The House is Black

A still image from "The House is Black" featuring a woman with her hands pressed against glass

For her first and, sadly, only foray into filmmaking, Forough Farrokhzad seamlessly transposed her poetic voice into a cinematic medium with The House is Black (Khaneh siah ast). At twenty-two minutes, the film offers a fleeting yet powerful glimpse of the denizens of the Bababaghi Hospice leper colony, their daily lives obliquely paired with voiceover narration ranging from citations of the Old Testament to medical descriptions of the disease which has afflicted their bodies.

Farrokhzad’s camera doesn’t merely record her subjects. Canted angles and fluid pan whips imbue a dynamism that dispels staid anthropological othering. Instead, The House is Black immerses the viewer within the quotidian minutia of the patients as they receive treatment, apply makeup, or engage in a spirited soccer game. These acts are linked with some form of supplication to a God Farrokhzad herself addresses in the narration. “I speak of the bitterness of my soul,” Farrokhzad intones, comingling dismay at the social stigmatization of the film’s figures with gratitude for flashes of grace that shade their sequestered existence.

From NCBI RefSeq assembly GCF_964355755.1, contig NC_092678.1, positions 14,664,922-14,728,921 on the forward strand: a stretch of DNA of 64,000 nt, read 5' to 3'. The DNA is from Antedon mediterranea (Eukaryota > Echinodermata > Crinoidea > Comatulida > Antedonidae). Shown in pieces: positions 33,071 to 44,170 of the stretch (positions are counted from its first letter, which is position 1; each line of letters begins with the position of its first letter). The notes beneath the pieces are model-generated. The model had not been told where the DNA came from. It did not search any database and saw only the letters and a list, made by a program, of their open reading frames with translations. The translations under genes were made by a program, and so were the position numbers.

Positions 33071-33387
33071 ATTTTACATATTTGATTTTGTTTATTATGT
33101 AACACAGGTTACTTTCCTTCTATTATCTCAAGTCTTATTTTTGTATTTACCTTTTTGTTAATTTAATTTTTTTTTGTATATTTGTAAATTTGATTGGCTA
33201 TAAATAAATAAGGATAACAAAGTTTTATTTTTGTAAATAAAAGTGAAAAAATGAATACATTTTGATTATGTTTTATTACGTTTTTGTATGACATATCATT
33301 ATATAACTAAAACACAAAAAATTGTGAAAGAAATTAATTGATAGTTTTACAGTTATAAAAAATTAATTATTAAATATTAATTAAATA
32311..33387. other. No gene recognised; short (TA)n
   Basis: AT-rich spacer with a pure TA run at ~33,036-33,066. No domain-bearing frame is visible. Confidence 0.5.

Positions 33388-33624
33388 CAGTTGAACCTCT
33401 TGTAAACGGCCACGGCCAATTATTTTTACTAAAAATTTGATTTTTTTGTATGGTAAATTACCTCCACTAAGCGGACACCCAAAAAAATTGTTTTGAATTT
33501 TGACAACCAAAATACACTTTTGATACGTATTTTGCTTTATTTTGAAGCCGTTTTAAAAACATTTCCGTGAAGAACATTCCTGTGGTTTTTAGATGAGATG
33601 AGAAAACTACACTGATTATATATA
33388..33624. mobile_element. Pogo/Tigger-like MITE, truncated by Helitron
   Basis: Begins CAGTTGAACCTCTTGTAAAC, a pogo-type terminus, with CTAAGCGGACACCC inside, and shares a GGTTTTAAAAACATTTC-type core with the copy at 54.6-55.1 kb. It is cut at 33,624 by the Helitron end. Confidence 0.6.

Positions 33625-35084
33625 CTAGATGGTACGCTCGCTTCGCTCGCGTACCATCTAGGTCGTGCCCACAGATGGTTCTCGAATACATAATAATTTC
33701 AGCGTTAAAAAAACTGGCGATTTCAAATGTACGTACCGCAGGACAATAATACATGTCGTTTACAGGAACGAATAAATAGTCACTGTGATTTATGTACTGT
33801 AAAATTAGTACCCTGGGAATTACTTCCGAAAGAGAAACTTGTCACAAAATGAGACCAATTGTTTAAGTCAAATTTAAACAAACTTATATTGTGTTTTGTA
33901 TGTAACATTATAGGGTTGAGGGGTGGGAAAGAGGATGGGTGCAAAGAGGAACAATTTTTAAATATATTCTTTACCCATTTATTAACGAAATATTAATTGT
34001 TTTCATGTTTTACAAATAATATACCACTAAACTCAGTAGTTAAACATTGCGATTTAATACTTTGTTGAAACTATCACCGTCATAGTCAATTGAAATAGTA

The film risks, as any film depicting the socially disenfranchised does, aestheticizing the impoverishment besetting the colony’s patients. Indeed, the film primarily privileges Farrokhzad’s perspective, largely forgoing auditory contributions from those the director speaks on behalf of. Yet if this subversion of the traditional documentary form raises problematic questions about agency, the film remains largely successful in expressing empathy for its subjects without patronizing either them or the audience. The House is Black remains, nearly sixty years later, a succinctly precise distillation of beauty and despair coexisting in recognizably human faces.

A newly restored version of The House is Black is currently streaming on the Criterion Channel.